We also really enjoyed just catching an afternoon coffee/tea and empanadas at a local cafe. Other great must eat/drink snacks/bevvies to try are:
- Wine. Argentina is known for Malbec, but we were blown away by the quality of a lot of their other wines as well!
- Mate Tea. This is the national drink of Argentina, and definitely something you should try while you are visiting – it is a caffeinated tea that boosts some pretty incredible health and brain benefits. We were told most Argentinians spend all day drinking Mate Tea, and preparing their stomachs for a giant dinner! Also, there is a special way to drink Mate Tea like a local…
- Alfajores. Macaroon like cookies with a softer cookie, but with dulce de leche filling (Be careful trying these, you may not be able to stop and they are literally available on every street corner)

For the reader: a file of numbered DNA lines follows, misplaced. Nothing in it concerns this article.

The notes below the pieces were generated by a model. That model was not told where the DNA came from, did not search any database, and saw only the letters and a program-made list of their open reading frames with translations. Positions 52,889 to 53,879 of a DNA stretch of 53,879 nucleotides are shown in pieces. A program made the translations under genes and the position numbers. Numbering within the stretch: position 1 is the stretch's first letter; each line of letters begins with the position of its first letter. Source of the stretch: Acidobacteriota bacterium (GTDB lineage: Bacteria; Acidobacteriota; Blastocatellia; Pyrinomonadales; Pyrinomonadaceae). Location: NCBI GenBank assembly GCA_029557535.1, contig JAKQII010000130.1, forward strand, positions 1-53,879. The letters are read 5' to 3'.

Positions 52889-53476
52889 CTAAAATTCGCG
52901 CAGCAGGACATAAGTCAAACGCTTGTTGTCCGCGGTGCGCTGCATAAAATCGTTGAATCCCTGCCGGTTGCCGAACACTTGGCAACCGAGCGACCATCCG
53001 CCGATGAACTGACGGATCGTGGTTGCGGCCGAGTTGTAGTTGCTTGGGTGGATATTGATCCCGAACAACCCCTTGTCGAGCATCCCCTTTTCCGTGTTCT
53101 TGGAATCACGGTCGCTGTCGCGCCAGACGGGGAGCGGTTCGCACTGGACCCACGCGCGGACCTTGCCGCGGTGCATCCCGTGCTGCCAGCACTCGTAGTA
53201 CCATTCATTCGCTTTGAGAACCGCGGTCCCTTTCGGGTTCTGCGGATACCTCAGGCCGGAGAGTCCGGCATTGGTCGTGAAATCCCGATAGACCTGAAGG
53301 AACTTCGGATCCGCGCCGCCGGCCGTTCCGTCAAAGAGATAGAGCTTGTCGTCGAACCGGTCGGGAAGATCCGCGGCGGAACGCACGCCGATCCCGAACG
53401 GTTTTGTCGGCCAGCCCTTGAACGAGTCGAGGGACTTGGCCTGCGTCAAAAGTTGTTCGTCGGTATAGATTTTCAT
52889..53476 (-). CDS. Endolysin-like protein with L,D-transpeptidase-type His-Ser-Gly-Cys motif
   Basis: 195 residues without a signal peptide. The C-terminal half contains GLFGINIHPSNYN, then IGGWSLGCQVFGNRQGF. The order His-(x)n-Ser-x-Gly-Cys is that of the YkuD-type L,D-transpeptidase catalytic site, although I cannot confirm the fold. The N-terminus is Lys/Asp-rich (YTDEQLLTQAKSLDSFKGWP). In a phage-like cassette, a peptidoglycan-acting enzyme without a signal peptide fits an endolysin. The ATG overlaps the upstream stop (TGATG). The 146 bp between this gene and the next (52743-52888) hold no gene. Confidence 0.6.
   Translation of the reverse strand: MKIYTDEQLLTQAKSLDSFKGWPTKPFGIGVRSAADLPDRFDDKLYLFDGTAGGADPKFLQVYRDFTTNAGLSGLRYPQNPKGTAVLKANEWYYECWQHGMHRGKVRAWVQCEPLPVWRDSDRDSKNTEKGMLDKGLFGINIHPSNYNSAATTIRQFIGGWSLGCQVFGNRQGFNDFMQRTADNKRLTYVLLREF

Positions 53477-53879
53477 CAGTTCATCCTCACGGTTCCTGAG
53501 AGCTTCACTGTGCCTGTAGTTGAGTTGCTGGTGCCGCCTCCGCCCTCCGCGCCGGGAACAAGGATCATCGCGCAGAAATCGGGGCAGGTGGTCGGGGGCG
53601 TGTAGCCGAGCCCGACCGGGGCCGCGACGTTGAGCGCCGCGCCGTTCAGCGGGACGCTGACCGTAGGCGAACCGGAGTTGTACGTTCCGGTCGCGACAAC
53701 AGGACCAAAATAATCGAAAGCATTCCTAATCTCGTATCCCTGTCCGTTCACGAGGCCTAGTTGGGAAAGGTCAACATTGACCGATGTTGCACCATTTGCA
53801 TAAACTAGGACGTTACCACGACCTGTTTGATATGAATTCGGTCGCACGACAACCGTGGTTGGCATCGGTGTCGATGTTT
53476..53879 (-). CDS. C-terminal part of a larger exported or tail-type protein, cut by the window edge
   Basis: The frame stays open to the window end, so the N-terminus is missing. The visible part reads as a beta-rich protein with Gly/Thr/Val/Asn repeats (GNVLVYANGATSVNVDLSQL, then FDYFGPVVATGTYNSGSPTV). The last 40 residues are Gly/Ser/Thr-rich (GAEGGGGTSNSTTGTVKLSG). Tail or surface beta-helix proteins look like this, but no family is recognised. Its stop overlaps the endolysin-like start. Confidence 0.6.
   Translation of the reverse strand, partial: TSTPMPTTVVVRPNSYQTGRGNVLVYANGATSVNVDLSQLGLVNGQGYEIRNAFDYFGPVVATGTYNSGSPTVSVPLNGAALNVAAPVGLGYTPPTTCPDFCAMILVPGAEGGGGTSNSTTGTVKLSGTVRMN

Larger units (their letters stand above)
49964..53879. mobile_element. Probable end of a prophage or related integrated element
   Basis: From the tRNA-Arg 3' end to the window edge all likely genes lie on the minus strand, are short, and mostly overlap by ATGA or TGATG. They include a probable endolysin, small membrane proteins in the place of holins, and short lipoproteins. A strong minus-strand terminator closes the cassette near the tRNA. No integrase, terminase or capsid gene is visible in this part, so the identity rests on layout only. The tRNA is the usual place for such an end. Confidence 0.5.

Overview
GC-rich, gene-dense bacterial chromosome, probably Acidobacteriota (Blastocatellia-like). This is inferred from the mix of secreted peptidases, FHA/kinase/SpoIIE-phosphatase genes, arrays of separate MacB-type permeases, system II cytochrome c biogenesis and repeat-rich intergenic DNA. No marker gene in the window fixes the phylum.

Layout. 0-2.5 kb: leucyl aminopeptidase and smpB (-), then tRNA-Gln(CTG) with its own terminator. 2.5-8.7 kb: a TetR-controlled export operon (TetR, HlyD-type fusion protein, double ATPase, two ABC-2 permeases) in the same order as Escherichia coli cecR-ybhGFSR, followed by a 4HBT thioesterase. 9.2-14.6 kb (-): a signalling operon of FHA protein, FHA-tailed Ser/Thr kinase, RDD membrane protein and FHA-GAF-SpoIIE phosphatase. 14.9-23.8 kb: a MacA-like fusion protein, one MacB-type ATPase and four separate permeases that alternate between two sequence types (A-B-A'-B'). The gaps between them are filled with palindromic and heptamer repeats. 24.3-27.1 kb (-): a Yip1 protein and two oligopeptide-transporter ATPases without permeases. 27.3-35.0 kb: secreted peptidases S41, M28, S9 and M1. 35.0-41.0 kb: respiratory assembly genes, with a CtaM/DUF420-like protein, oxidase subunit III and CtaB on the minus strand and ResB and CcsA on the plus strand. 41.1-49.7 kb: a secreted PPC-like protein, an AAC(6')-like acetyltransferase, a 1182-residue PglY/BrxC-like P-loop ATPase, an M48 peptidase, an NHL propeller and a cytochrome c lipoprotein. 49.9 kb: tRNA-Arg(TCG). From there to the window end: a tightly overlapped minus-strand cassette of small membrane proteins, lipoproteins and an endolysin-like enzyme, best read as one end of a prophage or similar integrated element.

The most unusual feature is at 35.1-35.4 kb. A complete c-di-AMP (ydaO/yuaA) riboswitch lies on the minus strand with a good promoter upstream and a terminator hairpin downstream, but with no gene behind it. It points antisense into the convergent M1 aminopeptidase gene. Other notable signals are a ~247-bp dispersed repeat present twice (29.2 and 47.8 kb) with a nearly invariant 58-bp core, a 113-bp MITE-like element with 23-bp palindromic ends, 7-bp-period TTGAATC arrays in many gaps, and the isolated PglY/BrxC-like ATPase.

- Sandwich de Miga. These are so simple, and yet, so incredible…and an Argentinian version of what we have found in so many other European cities (Prague, Florence, Paris). Think white bread sandwich with the crust cut off – great for a snack while exploring the city.
- Milanesa. Anyone who knows Chris knows that he LOVES fried chicken…we laughed that Milanesa is the Argentinian version of this. Flattened out chicken (or pork or beef), that is breaded and baked/fried.
- Empanadas. Every region of Argentina has a different style of empanada, and if you ask an Argentinian, their home region hosts the BEST empanadas. These can come baked, fried, with meat, with cheese, with egg, round, and/or in numerous different shapes/sizes. An absolute must eat while you are visiting, but as with the Alfajores, tough to discontinue eating once your taste buds have experienced them.
- Parrilla (pronounced “pa-ree-sha”). Even for non-meat eaters, the asado grill is one unique to Argentina and one that can’t be missed. The flavor of whatever is cooked on this grill (meat, seafood, veggies), is absolutely incredible